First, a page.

Bates: “The quick answer is that decisions have to be made right away. There are certain things that require immediate attention and there were decisions that I had to make on my first day on the job here. But then there are other decisions that are not time-sensitive. One of the things we want to do in the coming years is develop a strategic plan. We want to define where we are, where we want to go, and how we want to get there and that’s going to be a pretty significant process. That’s going to involve a lot of internal and external constituents. Any decision you make, you want to be as informed as possible. You want to gather as much data and information as you possibly can. That, ultimately, will lead to better decisions, but sometimes the timing doesn’t allow you to gather as much data. The quick answer to your question is that decisions are being made every day, and they’re being made on the timelines which best serve our department.”
The Heights: Did you ever have any coaches face adversity or tough seasons at Miami?
Bates: “With any program, whenever you go through adversity, what people tend to forget is the coaches—the first thing they’re going to do is they’re going to look in the mirror and asses themselves before they start assessing a strategy to deal with the adversity. Coaches are very self-critical and very analytical and they’re going to look at ways that they can improve the situation. No one wants to lose, and so in dealing with programs that have struggled the two things you’ve got to look at is how can we support the program? How can we provide resources? How can we provide creative initiatives that help that program, whether it’s short term or long term, to achieve their vision of excellence? And then the second part of it is you’ve just got to make sure that you’re a soundboard, that you’re giving observations and feedback, and that you as an athletic director can provide feedback that hopefully help the program in some capacity.”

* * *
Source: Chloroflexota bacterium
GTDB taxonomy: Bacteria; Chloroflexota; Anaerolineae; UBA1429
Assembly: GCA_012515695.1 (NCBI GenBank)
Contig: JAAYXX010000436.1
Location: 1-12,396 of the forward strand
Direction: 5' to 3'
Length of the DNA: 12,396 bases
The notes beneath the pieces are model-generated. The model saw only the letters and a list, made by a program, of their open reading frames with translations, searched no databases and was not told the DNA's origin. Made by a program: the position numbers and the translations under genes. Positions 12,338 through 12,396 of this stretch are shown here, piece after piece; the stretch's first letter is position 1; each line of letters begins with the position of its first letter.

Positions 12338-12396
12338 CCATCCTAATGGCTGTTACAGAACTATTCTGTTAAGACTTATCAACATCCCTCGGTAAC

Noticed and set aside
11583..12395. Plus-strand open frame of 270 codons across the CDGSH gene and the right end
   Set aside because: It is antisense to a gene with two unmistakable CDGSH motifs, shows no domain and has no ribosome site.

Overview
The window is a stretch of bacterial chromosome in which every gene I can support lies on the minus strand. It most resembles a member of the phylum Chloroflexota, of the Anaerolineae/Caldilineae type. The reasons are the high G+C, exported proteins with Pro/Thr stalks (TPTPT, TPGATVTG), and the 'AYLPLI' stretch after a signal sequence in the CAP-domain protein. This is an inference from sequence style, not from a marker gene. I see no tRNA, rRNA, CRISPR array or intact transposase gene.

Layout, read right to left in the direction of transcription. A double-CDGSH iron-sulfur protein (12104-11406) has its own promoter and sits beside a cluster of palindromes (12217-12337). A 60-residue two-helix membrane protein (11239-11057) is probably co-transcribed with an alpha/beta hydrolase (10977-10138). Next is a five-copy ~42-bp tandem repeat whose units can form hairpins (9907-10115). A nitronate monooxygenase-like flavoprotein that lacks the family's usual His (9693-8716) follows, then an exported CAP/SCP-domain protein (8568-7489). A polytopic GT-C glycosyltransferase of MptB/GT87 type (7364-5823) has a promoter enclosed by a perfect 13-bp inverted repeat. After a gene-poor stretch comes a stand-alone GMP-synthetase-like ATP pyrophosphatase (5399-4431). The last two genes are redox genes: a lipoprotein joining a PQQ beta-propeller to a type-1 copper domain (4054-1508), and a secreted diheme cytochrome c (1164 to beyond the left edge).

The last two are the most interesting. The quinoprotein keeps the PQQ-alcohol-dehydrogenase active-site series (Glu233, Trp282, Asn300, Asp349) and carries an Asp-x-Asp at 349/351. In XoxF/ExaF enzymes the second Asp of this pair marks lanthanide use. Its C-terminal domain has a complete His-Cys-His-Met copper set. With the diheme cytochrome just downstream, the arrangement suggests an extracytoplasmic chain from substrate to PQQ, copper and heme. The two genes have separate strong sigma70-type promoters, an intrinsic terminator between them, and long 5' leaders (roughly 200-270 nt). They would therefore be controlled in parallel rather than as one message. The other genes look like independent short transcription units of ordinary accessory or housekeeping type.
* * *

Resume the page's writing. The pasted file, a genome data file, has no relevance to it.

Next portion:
The Heights: A lot of people thought expectations were being lowered by the last administration when certain teams were struggling. In terms of football, do you think we have to quell expecations?
Bates: “Why would you ever squash expectations? We want high expectations. That’s our mantra, ‘Ever to Excel.’ Are we always going to go undefeated every single season? No, but that shouldn’t diminish what our goals are and what our vision is for any of our programs. I also want to tie this in to student development. I honestly believe that there is only one way that you can justify athletics in higher education and that is to ensure that it is inherently educational, and part of that is competitive success. There are very few opportunities that people have in our society or in the academic curriculum where they can come together as a group, strive toward a shared vision of excellence, literally face daily scrutiny and adversity, learn to cooperate within this intensely competitive environment, and unless they achieve at least part of that vision of excellence then they’re never going to fully realize their maximum development. I really believe that winning and competitive success is grounded in student development. When you win a championship, you acquire a set of skills that will serve you in any future endeavors you engage the rest of your life. And so competitive success to me is part of our athletic curriculum and maximizing the development of our students.”